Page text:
A schooner, coming into harbor, signaled for a tug. Rival tugs, the H. and the C., started on a race to secure the job. There was some wind. and the sea was rough, but navigation was not perilous or difficult. The services of the H. were accepted, arid she made three unsuccessful attempts to throw her heaving line to the schooner, occupying 20 minutes, during which the schooner was drifting on a lee shore. To prevent ground· ing,the captain ordered the H. off; and called on the C. The C. responded,but the H. backed up in her way,obliging her to stop and reverse to avoid a collision. The C. again tried to approach, when the a. 8. second tim.e backed into her course. At the third attempt the O. got the'towihg Une aboard the schooner, secured it to her bow, and attempted to back out. Meantime the schooner hadgroull.ded.. The towline was abollt 100 feeUnlength; too short for. the C. to turn about with.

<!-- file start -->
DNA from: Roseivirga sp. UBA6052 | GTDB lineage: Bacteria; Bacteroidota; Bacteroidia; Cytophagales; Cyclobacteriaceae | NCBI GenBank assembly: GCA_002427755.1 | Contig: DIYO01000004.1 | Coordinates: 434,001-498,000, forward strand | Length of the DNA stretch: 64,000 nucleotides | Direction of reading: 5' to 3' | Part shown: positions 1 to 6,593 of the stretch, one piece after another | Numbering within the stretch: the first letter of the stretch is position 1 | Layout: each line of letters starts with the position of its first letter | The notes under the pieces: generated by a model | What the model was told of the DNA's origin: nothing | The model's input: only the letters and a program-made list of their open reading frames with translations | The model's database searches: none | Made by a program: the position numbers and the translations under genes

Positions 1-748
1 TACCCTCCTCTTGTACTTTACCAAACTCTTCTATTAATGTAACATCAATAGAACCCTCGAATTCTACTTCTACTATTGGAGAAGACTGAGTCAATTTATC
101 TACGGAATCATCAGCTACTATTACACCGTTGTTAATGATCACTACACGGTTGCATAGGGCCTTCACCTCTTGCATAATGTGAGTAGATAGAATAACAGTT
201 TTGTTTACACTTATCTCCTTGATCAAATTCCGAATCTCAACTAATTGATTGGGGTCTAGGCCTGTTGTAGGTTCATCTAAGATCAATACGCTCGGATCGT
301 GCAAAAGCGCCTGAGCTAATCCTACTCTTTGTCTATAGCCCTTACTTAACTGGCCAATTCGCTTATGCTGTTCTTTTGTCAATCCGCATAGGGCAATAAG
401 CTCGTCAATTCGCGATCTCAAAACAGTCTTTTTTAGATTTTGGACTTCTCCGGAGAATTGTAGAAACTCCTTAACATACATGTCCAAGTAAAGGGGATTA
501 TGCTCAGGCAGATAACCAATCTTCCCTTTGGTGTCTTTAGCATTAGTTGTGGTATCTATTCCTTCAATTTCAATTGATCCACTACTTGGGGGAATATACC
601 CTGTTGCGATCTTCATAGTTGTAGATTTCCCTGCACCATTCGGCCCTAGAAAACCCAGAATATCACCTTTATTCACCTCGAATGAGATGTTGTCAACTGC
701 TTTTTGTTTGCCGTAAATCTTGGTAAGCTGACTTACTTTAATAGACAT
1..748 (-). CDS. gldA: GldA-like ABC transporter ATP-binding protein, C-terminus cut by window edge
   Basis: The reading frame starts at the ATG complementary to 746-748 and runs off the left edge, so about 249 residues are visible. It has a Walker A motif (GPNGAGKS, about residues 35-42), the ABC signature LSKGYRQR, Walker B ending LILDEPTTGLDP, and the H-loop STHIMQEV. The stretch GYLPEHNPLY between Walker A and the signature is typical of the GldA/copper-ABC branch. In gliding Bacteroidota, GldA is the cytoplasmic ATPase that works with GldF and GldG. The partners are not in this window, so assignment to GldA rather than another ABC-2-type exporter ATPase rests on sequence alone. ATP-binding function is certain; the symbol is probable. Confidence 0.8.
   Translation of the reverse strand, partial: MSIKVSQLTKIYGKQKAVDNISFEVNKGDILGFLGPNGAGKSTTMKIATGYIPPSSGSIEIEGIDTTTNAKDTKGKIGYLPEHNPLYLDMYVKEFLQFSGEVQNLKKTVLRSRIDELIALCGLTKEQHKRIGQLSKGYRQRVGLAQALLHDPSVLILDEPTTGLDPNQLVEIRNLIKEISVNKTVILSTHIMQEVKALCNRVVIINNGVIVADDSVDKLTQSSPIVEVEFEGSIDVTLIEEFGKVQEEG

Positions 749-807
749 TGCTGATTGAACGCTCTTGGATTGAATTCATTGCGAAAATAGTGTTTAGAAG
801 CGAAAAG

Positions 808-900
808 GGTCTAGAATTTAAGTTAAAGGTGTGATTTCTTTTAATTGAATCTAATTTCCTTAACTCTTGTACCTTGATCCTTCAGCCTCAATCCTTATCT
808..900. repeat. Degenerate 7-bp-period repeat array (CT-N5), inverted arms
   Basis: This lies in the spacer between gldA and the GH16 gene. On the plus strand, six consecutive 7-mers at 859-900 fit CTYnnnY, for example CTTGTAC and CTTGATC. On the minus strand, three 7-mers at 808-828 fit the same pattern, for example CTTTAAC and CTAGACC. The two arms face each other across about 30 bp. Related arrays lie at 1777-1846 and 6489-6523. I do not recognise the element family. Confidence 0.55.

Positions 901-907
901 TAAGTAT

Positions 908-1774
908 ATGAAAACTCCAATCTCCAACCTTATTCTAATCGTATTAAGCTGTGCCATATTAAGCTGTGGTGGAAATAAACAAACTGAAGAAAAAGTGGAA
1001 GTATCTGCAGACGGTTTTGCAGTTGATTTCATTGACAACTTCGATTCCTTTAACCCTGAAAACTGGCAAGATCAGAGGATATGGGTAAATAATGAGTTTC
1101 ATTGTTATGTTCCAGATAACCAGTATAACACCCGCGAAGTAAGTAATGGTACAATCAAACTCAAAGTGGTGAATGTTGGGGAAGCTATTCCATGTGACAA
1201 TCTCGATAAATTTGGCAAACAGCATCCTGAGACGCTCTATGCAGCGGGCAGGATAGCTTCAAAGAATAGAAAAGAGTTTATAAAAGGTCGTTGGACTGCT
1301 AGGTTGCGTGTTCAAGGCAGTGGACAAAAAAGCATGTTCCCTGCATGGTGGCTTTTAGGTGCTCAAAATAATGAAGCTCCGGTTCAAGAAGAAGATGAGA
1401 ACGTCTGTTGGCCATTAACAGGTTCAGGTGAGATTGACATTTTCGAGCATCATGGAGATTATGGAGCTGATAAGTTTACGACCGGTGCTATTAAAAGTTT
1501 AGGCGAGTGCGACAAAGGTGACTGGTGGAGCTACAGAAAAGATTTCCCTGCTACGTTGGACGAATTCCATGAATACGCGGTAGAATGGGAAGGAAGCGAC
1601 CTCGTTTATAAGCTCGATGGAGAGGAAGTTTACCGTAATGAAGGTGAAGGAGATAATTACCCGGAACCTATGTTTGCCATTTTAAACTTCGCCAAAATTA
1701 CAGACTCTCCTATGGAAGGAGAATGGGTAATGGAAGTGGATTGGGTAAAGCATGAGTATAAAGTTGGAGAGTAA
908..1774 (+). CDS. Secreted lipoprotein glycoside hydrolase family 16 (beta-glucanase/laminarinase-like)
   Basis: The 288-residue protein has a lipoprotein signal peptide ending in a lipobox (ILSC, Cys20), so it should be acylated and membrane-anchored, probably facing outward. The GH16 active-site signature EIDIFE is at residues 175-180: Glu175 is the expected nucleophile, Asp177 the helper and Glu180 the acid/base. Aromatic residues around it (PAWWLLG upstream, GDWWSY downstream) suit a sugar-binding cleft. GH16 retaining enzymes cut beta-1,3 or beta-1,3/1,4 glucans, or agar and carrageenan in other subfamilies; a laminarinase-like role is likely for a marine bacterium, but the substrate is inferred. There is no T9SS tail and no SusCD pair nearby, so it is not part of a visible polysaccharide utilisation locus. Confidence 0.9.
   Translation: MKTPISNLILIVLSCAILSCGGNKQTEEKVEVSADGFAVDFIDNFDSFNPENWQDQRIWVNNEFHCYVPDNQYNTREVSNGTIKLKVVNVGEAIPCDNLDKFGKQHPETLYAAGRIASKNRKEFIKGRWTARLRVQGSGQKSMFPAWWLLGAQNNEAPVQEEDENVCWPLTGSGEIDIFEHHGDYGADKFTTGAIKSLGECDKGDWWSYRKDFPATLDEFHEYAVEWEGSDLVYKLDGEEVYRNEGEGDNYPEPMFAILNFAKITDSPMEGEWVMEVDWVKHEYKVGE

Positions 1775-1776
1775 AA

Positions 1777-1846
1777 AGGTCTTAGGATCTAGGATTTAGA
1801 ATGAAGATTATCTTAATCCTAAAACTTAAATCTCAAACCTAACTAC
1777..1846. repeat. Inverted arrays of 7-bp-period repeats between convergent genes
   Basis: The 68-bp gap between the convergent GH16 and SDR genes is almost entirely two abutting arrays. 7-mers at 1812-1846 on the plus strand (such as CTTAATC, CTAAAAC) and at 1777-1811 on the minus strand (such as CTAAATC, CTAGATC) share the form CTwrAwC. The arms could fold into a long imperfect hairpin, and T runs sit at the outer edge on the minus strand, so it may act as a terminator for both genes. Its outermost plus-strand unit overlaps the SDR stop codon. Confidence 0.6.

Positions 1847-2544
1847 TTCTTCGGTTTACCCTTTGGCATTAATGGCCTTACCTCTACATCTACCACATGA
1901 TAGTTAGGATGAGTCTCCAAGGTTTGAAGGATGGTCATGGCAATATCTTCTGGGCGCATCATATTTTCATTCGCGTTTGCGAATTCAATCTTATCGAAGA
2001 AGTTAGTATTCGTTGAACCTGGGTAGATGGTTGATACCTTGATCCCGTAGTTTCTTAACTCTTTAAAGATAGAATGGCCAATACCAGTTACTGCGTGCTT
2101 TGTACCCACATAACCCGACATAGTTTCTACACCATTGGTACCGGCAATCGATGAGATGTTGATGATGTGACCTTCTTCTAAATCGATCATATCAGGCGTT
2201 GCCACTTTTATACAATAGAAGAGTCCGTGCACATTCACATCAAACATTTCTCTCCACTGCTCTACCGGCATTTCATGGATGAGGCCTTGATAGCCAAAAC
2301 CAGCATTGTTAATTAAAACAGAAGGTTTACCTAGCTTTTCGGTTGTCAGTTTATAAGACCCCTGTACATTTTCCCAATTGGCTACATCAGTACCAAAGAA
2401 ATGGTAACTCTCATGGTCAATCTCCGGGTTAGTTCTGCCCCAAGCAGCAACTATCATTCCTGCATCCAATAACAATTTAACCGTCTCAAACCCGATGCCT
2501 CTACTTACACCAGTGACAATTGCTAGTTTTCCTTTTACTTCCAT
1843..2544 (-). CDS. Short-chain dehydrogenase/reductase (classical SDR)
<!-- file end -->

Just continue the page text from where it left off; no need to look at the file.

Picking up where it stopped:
SLYl"IELD II. PENFOLD.
In backing, the 0., on reaching the end of the towline, was brought up suddenly, and was thrown to port and grounded by the motion of her screw. Held, that the C. was justified in continuing her attempts to reach the schooner, notwithstanding the obstruction of the H., illnd that the proximate cause of the damage to the C. was the wanton conduct of the H., and not the voluntarily going into a perilous situation. and that the H. was therefore liable for the 'damage sustained by the C. 60 Fed. 1010, affirmed.
Appeal from the District Court of the United States for the Southern Division of the Western District of Michigan.